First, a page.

Landlords are responsible for keeping their rented property in good shape, which includes everything from water installations to heating systems to drainage and external pipes, as well as sanitary fittings, gas and electricity. This implies that if there is a water leak in your rental home, the landlord is responsible for making repairs.
They must also ensure that the property is safe and fit for human habitation. If water damage has resulted from a water leak, the landlord may also be responsible for repairing this damage.
In most situations, a landlord can’t terminate your tenancy until the problem they are responsible for has been addressed. However, there may be instances when you must depart early. If you believe that despite the fact that your property is secure and suitable for human habitation, the landlord has failed to repair a problem that makes it unsuitable for your family.
Landlords are responsible for exterior repairs to a rental property, including damage to doors and windows. This responsibility exists even if the rental agreement says that the tenant is responsible for repairs. Damaged or broken windows and doors can lead to many issues, including damp and mould, and can also be a safety risk.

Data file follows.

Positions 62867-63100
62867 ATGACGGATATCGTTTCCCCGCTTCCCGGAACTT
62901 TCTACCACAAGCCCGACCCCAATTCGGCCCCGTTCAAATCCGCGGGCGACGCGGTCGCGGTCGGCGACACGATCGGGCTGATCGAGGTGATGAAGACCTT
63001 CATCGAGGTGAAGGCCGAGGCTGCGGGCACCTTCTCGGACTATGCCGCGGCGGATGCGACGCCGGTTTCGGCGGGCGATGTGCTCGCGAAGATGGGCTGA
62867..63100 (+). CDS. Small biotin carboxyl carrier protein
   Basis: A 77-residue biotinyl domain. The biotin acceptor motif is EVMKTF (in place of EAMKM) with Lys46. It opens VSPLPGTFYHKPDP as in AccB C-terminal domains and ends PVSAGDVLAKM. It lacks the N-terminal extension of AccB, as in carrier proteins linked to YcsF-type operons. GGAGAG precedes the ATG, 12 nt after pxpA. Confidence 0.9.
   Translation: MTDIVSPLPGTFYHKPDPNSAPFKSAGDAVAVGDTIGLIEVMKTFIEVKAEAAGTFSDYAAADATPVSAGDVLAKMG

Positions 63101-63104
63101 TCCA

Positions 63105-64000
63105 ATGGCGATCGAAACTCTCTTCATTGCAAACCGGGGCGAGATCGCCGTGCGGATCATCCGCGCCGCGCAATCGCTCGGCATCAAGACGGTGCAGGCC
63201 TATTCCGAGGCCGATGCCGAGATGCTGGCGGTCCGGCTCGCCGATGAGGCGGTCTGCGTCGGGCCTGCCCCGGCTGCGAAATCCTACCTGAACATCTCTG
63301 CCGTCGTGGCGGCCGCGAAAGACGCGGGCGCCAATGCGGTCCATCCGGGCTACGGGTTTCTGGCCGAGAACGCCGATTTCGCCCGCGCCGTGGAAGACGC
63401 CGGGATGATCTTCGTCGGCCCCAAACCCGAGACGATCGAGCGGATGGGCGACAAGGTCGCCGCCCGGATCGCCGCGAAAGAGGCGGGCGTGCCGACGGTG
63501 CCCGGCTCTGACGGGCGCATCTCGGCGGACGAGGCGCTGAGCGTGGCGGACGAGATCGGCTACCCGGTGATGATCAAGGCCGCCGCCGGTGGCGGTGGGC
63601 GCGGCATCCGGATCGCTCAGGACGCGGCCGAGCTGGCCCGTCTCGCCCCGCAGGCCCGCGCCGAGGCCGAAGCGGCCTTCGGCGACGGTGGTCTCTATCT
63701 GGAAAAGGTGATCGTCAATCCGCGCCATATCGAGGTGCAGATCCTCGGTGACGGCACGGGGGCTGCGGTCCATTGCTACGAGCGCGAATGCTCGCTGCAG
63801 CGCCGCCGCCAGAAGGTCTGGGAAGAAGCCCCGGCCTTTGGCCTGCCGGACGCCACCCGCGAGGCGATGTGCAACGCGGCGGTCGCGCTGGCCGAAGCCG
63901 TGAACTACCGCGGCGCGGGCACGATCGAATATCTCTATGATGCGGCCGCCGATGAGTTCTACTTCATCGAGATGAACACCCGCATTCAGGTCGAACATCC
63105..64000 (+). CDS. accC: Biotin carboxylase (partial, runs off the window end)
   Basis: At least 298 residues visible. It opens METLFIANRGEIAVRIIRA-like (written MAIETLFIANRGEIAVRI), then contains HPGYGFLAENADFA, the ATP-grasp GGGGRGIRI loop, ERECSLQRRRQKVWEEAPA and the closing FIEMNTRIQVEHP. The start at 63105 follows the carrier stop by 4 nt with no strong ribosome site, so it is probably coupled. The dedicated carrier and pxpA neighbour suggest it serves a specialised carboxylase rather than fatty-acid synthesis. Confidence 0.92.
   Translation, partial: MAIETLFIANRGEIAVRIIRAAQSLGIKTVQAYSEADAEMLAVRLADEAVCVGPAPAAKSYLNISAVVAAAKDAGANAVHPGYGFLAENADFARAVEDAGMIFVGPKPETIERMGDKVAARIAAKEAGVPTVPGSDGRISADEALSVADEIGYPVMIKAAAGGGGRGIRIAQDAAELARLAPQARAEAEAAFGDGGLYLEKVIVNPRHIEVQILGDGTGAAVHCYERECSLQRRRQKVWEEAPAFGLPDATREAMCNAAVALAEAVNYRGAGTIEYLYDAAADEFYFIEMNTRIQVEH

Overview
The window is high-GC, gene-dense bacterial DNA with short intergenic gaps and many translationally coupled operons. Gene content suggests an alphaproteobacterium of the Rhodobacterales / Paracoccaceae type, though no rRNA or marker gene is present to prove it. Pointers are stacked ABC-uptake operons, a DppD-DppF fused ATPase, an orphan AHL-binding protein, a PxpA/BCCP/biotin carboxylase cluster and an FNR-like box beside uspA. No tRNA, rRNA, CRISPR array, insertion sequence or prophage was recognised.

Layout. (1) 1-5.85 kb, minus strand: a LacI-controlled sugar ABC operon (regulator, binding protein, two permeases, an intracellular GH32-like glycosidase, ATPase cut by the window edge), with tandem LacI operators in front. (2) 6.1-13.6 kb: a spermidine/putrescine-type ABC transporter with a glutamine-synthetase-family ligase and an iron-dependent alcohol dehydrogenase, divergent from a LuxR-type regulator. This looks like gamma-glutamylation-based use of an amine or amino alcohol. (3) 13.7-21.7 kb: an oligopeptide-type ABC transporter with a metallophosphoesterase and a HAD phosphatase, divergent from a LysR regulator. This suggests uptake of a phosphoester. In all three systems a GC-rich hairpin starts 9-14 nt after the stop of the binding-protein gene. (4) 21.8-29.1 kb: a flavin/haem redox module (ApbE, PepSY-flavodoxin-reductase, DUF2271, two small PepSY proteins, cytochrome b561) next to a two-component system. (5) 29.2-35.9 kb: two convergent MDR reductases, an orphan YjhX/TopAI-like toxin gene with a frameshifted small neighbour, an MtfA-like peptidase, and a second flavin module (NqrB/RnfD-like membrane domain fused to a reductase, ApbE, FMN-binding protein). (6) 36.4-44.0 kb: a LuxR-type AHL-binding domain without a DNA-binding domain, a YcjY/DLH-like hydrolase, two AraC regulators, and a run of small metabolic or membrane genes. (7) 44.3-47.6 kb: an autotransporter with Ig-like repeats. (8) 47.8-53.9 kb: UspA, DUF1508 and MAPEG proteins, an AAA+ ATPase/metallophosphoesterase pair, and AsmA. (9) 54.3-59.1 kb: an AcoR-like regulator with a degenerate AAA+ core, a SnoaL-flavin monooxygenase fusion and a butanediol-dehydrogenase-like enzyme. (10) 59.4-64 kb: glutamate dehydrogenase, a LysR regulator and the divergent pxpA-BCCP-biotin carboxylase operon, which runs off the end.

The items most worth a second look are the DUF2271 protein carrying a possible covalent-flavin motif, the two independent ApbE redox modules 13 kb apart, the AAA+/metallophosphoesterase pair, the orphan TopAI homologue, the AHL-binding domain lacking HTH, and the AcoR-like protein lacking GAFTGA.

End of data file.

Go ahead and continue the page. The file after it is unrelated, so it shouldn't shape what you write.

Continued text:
Landlords should ensure that external windows and doors can close and that they are damp and draught-proof. They should fix any eroded sealants, broken door handles or locks, rotten window frames, faulty hinges or broken glass.
The landlord is obligated by law to make most external and structural repairs to the leased property under Section 11 of the Landlord and Tenant Act 1985. This duty is outlined in Section 11 of the Landlord and Tenant Act 1985, which applies to all sorts of required repairs, including those affecting the property’s structure or appearance.
If there are any safety concerns with the property or the surroundings, the landlord is responsible for addressing them at their own cost. Although your tenancy agreement may say that you are responsible for some basic upkeep, such as changing light bulbs, most structural repairs remain the responsibility of the landlord.